Background: Diuretic resistance is among the most challenging problems that the cardio-nephrologist must address in daily clinical practice, with a considerable burden on hospital admissions and health care costs. Indeed, loop diuretics are the first-line therapy to overcome fluid overload in heart failure patients. The pathophysiological mechanisms of fluid and sodium retention are complex and depend on several neuro-hormonal signals mainly acting on sodium reabsorption along the renal tubule. Consequently, doses and administration modalities of diuretics must be carefully tailored to patients in order to overcome under- or overtreatment. The frequent and tricky development of diuretic resistance depends in part on post-diuretic sodium retention, reduced tubular secretion of the drug, and reduced sodium/chloride sensing. Sodium and chloride depletions have been recently shown to be major factors mediating these processes. Aquaretics and high-saline infusions have been recently suggested in cases of hyponatremic conditions. This review discusses the limitations and strengths of these approaches. Summary: Long-term diuretic use may lead to diuretic resistance in cardio-renal syndromes. To overcome this complication intravenous administration of loop diuretics and a combination of different diuretic classes have been proposed. In the presence of hyponatremia, high-saline solutions in addition to loop diuretics might be beneficial, whereas aquaretics require caution to avoid overcorrection. Key Messages: Diuretic resistance is a central theme for cardio-renal syndromes. Hyponatremia and hypochloremia may be part of the mechanisms for diuretic resistance. Aquaretics and high-saline solutions have been proposed as possible new therapeutic solutions.

Heart failure (HF) is a worldwide highly prevalent and invalidating clinical condition with a considerable burden on hospital admissions and health care costs, especially in the elderly [1, 2]. Loop diuretics (LDs) are the core therapy to reduce congestion symptoms and hospitalizations, unfortunately without an impact on disease progression [3]. Furthermore, the efficacy of diuretics often decreases in the long term [4] (Fig. 1A). The underlying mechanisms are poorly understood and might involve enhanced sodium reuptake in the distal tubules [5] or altered chloride sensitivity [6, 7].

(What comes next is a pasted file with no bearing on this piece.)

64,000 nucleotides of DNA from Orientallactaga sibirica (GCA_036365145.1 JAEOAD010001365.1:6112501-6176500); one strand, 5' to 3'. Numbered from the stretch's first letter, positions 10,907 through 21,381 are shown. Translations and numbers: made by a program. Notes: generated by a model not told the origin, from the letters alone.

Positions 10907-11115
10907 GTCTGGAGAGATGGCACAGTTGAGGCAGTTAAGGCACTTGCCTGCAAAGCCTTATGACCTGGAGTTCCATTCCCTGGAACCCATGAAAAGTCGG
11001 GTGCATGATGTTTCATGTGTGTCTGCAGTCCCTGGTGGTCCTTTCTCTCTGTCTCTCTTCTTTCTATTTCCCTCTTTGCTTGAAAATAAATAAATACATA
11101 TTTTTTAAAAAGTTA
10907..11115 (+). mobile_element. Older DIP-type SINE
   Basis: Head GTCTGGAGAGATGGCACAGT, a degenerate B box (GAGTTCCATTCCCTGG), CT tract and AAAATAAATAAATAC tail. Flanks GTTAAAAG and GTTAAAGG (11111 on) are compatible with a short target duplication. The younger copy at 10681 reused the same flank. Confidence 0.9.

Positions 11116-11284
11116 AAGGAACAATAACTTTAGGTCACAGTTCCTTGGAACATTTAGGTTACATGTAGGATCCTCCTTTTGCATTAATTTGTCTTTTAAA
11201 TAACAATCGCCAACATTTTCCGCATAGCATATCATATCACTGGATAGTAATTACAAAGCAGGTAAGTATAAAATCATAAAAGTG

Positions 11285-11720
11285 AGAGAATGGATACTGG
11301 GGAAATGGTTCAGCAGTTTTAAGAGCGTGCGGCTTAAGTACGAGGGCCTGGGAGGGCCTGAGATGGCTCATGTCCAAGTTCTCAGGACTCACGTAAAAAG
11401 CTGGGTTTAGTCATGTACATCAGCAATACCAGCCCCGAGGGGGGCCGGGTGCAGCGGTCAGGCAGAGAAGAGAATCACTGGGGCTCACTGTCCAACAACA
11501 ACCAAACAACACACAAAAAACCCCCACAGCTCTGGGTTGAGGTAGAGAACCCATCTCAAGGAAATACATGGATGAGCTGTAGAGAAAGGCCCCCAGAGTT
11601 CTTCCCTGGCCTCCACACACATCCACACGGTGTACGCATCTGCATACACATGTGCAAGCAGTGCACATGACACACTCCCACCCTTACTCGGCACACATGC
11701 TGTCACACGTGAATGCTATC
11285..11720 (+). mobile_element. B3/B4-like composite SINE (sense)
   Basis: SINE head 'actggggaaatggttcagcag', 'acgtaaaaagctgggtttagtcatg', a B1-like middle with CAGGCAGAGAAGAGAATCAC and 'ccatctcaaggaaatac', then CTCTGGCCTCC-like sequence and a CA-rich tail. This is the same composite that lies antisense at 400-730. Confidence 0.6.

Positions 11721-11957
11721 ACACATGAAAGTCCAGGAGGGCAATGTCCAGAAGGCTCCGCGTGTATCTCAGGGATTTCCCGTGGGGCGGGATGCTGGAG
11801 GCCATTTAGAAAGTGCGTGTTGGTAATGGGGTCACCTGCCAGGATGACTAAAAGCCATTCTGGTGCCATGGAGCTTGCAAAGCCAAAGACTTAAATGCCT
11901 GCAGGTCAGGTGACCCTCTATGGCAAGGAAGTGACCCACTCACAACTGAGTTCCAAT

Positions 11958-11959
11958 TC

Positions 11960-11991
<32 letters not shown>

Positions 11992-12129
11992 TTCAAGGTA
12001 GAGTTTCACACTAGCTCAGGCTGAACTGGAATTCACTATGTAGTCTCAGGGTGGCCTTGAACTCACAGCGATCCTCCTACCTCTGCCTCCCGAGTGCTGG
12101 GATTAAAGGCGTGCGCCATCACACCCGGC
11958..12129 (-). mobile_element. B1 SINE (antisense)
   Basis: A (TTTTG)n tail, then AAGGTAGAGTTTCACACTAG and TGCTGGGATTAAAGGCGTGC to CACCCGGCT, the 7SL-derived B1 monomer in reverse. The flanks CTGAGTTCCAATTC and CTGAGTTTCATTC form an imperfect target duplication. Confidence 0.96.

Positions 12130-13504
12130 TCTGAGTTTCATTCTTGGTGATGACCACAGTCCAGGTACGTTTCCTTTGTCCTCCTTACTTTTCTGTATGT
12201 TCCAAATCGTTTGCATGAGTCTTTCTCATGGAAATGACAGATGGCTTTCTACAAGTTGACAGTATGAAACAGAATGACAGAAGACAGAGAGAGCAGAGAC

Fig. 1.

A Changes of urinary sodium excretion fraction in response to furosemide administration. A shift of the dose-response curve is evident in CHF patients. B Relationship between serum chloride and the probability of developing diuretic resistance (redrawn from Hanberg et al. [22]).

Fig. 1.

A Changes of urinary sodium excretion fraction in response to furosemide administration. A shift of the dose-response curve is evident in CHF patients. B Relationship between serum chloride and the probability of developing diuretic resistance (redrawn from Hanberg et al. [22]).

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Several pharmacological strategies have been proposed to overcome diuretic resistance, including: (i) continuous diuretic infusions, (ii) hypertonic saline infusion, and (iii) association of diuretics acting on different parts of the nephron (sequential blockade). The latter is now available in the class of vasopressin receptor antagonists, acting on the last portion of the nephron.

This review aims to explore the new insights on mechanisms sustaining the resistance to diuretics in HF. Furthermore, it provides an updated reading of the available studies exploring the efficacy and safety of different optional therapeutic approaches to overcome resistance to diuretics in HF patients.

Pathophysiology of Fluid Overload in HF

The mechanism of progression of HF is unclear, and it possibly changes according to the initial myocardial injury, such as coronary ischemic damage, severe hypertension, valvulopathies, dilatative cardiomyopathy, or myocarditis, etc. [8-10]. The resulting reduction of the ejection fraction and diastolic compliance [9] lead to tissue and organ hypoperfusion. This, in turn, triggers a compensatory change of arteriolar resistance and renal water and salt reabsorption to preserve the effective plasmatic volume [11, 12]. Specifically, non-osmotic vasopressin release, renin-angiotensin-aldosterone system (RAAS) activity, and sympathetic tone are increased in HF patients [13]. Indeed, adrenergic β-receptors in the kidney appear to play a key role in the induction and maintenance of the renal compensatory responses [14]. Overall, the kidneys play a central role in HF-related congestion, as they are the major effectors of compensatory activities, and are mostly affected by organ hypoperfusion. Furthermore, they are the targets of diuretics, the first-line therapy in congestive HF patients [5]. However, long-term diuretic therapy, especially in cardio-renal patients, is often accompanied by a reduced pharmacological response and renal function deterioration.

Mechanisms of Diuretic Resistance